Little Bunny on the Move

( 1 )

Overview

"It was time for a little bunny to be on the move. From here to there, a bunny goes where a bunny must."

And so Little Bunny's journey begins: over the hills, through the woods, past the little girl who wants to take him home. But where is Little Bunny going?

"Bunny, bunny, going down the path,
Bunny, bunny, aren't you turning back?
Where ...

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Overview

"It was time for a little bunny to be on the move. From here to there, a bunny goes where a bunny must."

And so Little Bunny's journey begins: over the hills, through the woods, past the little girl who wants to take him home. But where is Little Bunny going?

"Bunny, bunny, going down the path,
Bunny, bunny, aren't you turning back?
Where are you going, Little Bunny?"

By the time Little Bunny reaches his destination--his very own place, with all the other little bunnies--readers will be thoroughly enchanted. Simple and accessible, Little Bunny on the Move takes us on a classic picture book journey with a most satisfying conclusion.
 

Little Bunny on the Move is a 1999 New York Times Book Review Best Illustrated Book of the Year.

A little bunny rabbit hurries past five fat sheep, over train tracks, and across an open field on his way to a special destination.

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Editorial Reviews

Publishers Weekly
This tale of a bunny's journey is "reassuring yet enigmatic," according to PW. "The compositions possess a quiet dignity." Ages 3-up. (Mar.)
Publishers Weekly - Publisher's Weekly
"It was time for a little bunny/ to be on the move./ From here to there,/ a bunny goes where a bunny must," begins this reassuring yet enigmatic tale. An unseen narrator periodically asks questions of the charming title character--"Bunny, Bunny aren't you turning back?/ Where are you going, Little Bunny?"--and then answers them. This bunny moves "past five fat sheep" and "over train tracks." McCarty's (Night Driving) haunting pencil and watercolor illustrations of Bunny's journey emulate silver point, with drawings that seem to be etched and only the barest hint of pale color. He combines modern and timeless sensibilities, as in a breathtaking view of Bunny descending a hillside, a plane in the distance juxtaposed with a Japanese cherry blossom that might have been featured in an ancient silk screen; in another illustration, a little girl who could easily have stepped from a Renoir painting offers Bunny shelter. The counterpoint of modern and timeless phrases in the text occasionally has a jarring effect, but the artwork more than compensates for these few missteps. Light shimmers through delicate grass and tree leaves seem to be lit from within, as the tiny white bunny finally reaches its destination: home. Subtly compelling, McCarty's mysterious, almost black-and-white compositions possess a quiet dignity. Ages 3-6. (Oct.) Copyright 1999 Cahners Business Information.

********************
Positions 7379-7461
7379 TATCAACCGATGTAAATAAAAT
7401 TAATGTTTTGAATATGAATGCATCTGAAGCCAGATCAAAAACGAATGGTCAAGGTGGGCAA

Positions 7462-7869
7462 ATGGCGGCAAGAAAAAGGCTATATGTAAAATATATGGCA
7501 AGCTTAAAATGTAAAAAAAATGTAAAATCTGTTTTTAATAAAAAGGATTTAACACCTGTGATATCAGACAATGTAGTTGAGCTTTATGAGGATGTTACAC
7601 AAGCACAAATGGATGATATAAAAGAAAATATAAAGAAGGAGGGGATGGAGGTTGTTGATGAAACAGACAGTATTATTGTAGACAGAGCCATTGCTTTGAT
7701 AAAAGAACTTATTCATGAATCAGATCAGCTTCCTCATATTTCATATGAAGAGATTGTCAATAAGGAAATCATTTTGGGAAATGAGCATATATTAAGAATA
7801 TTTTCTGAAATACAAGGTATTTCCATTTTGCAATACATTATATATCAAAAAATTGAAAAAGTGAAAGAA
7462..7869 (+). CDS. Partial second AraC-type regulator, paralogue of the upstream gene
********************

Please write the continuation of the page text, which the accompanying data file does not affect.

Library Journal
PreS-K-A little bunny is on the go, passing a pig, a cow, a flock of sheep, a train, and a little girl. His destination, revealed only on the final pages, is home. Though small and gentle, he is confident and determined to complete his journey despite the concern of those he encounters. "Bunny, Bunny, the sky is turning black./Bunny, Bunny, aren't you going back?/Won't you stop to sleep, Little Bunny?" McCarty's black-and-white pencil-and-watercolor illustrations with just a hint of color have a luminescent quality. The artist creates a pleasant out-of-time feeling by portraying objects ambiguously enough to defy their placement in time. An airplane, the child's clothing, a train could all be contemporary or from a bygone decade. Readers familiar with McCarty's black-and-white illustrations for John Coy's Night Driving (Holt, 1995) will recognize the style, although Little Bunny's artwork includes faint tints of color. The technique suits the text, which is also both general and timeless: "...a bunny goes where a bunny must." The slight, simple narrative is enhanced by lovely, intermittent rhymes. Within the plethora of bunny picture books, Little Bunny slips through a fence like Peter, receives a carrot on his return like the runaway bunny, but still maintains his own individuality.-Liza Graybill, Worcester Public Library, MA Copyright 1999 Cahners Business Information.
Kirkus Reviews
A fresh look at a reassuring theme, with unusual and beguiling illustrations. Little Bunny is on the move, "from here to there," past a cow, a pig, sheep, and the train tracks, through a fence, and past a little girl who wants to make a pet of him. On this journey, Bunny has little time to sleep, for he must go where he must—home, it turns out, where he is surrounded by his family, and where there are carrots. Bunny lives in a beautifully textured and shaded landscape done in a kind of grisaille, like medieval manuscripts painted in shades of grey. Colors, when used, are elusive—the palest green suggests grass, the barest swath of dim orange tints the carrot—and heighten the brilliant use of white for the bunny, sheep, daisies, clouds, and the shadows of the landscape. Toddlers and caregivers alike will be soothed by a child-sized adventure, brought to sweet closure. (Picture book. 3-7)
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Product Details

  • ISBN-13: 9780805072594
  • Publisher: Square Fish
  • Publication date: 3/1/2003
  • Edition description: Reprint
  • Edition number: 1
  • Pages: 32
  • Sales rank: 891,422
  • Age range: 4 - 8 Years
  • Lexile: AD90L (what's this?)
  • Product dimensions: 7.84 (w) x 8.94 (h) x 0.16 (d)

Meet the Author

Peter McCarty is the author and illustrator of T Is for Terrible, Baby Steps, and Hondo and Fabian, for which he won a Caldecott Honor. He lives with his wife and two children in Upstate New York.

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